What is Precision?

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Precision vs Accuracy

Precision v Accuracy.png

Before going any further we need to distinguish precision from accuracy, and show why we care so much about the former, but won't be dealing with the latter at all. Note that here we use the specific statistical meaning of these terms, even though in casual usage they are often sloppily interchanged.

Accuracy refers to how well shot groups are centered on a target, and is essentially a problem of sighting-in a shooting system. If the shot group doesn’t center on the desired target the assumption is that the weapon merely needs to have its point of aim adjusted. It is implicitly assumed that the aim adjustments can be made finely enough to that any difference between the average POA and POI would be statistically insignificant.

Precision describes the spread of individual shots about the center point of a shot group. A precise shooting system will, over many shots to and from the same points, produce a tight shot group with smaller distances between individual shots than a less precise system. However in contrast to accuracy, precision can't be "adjusted" into a shooting system by dialing some knob on the weapon.


Precision in Shooting

When discussing the precision of shooting systems it is typical to consider three major subsystems, the weapon, the ammunition, and the shooter. However when analyzing a target the only directly observable precision is the precision of the whole system. Thus the observable error is something like:
    \( \sigma_{System}^2 = \sigma_{Weapon}^2 + \sigma_{Ammunition}^2 + \sigma_{Shooter}^2 + \sigma_{Sighting}^2 \)

On one extreme are devices like rail guns, which are little more than barrels which are overly large and clamped rigidly in a machine rest. Rail firearms are typically built to such fine tolerances that their extraordinary shooting precision is determined primarily by the quality and fit of ammunition. Typical firearms used by shooters have more variability in production and operation that outweigh the dispersion inherent in high-quality ammunition.

On the other extreme an inexperienced shooter, or even an experienced shooter who has to fire from an unsupported position, will typically add dispersion to the shot pattern greater than that produced by a good weapon or ammunition. Hence the overall precision observed is dominated by the shooter.

Therefore, when we talk about precision it is important to assess the weapon system being tested to guide experimentation:

  • If it’s a competent shooter with a good sight shooting from his preferred supported position, then the dominant factor will probably be the gun and ammunition.
  • If ammunition is match-grade factory or, better yet, custom-loads tuned to the gun, then the weapon might be the dominate factor in precision.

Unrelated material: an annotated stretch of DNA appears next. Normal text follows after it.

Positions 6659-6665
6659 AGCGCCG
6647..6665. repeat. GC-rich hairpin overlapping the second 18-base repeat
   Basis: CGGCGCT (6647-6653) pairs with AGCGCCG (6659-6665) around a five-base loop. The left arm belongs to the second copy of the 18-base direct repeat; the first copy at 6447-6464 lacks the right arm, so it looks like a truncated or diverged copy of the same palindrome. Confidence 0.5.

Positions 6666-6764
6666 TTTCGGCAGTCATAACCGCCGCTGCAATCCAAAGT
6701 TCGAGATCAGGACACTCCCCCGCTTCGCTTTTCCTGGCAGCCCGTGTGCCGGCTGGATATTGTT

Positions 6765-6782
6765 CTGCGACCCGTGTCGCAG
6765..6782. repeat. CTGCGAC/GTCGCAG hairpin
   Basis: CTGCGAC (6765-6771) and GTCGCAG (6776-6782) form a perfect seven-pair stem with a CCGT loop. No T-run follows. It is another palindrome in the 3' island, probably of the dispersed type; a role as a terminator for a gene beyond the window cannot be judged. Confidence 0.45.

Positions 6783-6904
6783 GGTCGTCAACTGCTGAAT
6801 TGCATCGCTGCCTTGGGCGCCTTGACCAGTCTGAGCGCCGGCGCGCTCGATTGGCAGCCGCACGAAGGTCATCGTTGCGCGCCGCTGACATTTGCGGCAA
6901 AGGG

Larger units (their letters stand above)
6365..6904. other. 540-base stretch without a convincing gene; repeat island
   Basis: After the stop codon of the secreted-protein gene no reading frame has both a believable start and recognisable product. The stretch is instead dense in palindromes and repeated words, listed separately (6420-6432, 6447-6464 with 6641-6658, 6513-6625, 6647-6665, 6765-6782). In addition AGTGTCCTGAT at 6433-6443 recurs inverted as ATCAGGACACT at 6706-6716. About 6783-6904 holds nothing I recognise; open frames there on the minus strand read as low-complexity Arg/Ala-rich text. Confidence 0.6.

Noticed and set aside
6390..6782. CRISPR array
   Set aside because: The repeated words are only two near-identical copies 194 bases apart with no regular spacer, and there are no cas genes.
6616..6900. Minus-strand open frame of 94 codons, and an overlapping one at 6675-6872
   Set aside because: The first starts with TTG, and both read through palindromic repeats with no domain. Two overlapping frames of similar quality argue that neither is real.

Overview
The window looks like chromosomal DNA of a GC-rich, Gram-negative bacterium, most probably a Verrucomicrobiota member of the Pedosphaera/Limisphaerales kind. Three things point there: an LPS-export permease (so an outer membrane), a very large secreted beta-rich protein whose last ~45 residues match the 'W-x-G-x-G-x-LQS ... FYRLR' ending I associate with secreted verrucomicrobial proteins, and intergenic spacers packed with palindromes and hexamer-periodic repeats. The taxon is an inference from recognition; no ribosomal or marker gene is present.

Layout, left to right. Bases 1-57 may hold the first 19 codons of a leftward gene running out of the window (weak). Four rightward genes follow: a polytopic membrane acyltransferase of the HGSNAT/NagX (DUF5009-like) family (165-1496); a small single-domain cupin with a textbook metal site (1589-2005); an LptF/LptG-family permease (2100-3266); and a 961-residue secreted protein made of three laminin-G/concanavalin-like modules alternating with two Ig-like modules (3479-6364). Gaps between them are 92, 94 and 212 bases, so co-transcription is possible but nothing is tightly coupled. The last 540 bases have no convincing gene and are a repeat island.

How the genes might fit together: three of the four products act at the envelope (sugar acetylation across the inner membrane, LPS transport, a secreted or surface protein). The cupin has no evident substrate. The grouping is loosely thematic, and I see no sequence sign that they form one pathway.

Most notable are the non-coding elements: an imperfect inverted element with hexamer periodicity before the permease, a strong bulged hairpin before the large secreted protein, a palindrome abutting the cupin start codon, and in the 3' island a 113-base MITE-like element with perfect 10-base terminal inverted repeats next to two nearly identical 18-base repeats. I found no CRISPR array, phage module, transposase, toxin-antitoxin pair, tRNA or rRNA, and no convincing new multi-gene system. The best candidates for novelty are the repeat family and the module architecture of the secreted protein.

• For the shooter using commercial ammunition, and a stock commercially manufactured weapon, then all three parts of the weapon system (ammunition, weapon and shooter) might make significant contributions to the overall error.

An ideal shooting system would have zero dispersion, or perfect precision. In reality, when shooting from a fixed position at a fixed target dispersion will be observed. Some basic overview of typical error sources will be discussed in the following subsections.


In the real world the overall system variance includes measurement errors. Conceptually at least each hole position would have some error associated with it. So the overall system variance should really be:
    \( \sigma_{System}^2 = \sigma_{Weapon}^2 + \sigma_{Ammunition}^2 + \sigma_{Shooter}^2 + \sigma_{Measurement}^2 \)

Unless noted in some special considerations, it is assumed that \(\sigma_{Measurement}^2\) is insignificant. For example when measuring extreme spread it would be very unusual for the measurement error to be significant. Thus measuring a 5-shot group which has a 1.507 inch extreme spread measurement to a thousandth of an inch has vastly more measurement precision than shooting repeatability.


A gun won't have a "precision" knob that can be adjusted as desired. However a gun will typically have a number of characteristics that can be modified to affect its overall precision. For instance consider a these modifications to a rifle:

  • Barrel Changes
- A "bad" barrel can be exchanged for a "good" barrel.
- It might be possible to fix a "bad" barrel, for example by recrowning the barrel.
  • Sights
Iron sights might be replaced by a telescopic sight.
  • Bedding
The rifle might be bedded to the stock to effectively increase the mechanical stiffness of the barrel and hence reduce the effects of vibrations and vibration harmonics. The mechanical stiffness is increased since after bedding the barrel should make the barrel contact the entire length of the forestock instead of at the high point(s).


The overall precision of weapons is often dependent on the type and quality of the ammunition used. Firearms are notorious for "liking" a particular brand of ammunition. Sometimes the manufacturer will change production parameters for that brand of ammunition and the shooter must begin to experiment again to find the best ammunition for the weapon.

Some typical considerations for ammunition include:

  • Irregularities in its dimensions and their fit to the gun's chamber can introduce yaw moments that begin as soon as the bullet starts to move out of the chamber and into the bore of the barrel.
  • Variations in powder charge and burning can affect muzzle velocity.
  • Variation in dwell time, how long the bullet is in the barrel, can introduce dispersion in because of the harmonics in weapon vibration.
  • Different shape and weight projectiles have different ballistic coefficients (i.e. air drag values).
  • The hand-loader has a multitude of factors. For instance bullet type, cartridge dimensions, primer type, powder type, and powder weight are some of the factors that a hand-loader can test.


All shooters do not have the same skill level. An ideal shooter would be able to replicate the shooting process so perfectly so as to be an insignificant factor in the overall precision of the weapon. In the real world this doesn't happen because of a number of factors such as:

  • Shooting stance. Perhaps five different stances would need to be considered. Prone, sitting, standing, rested, and bench rested.
    • Prone, sitting, and standing are done with the shooter not using any sort of mechanical support. Precision differences are typically observed between such positions with prone the best and standing the worse.
    • Rested - The shooter would have some sort of mechanical support available such a rail or wall upon which his forward hand could be rested when shooting a rifle.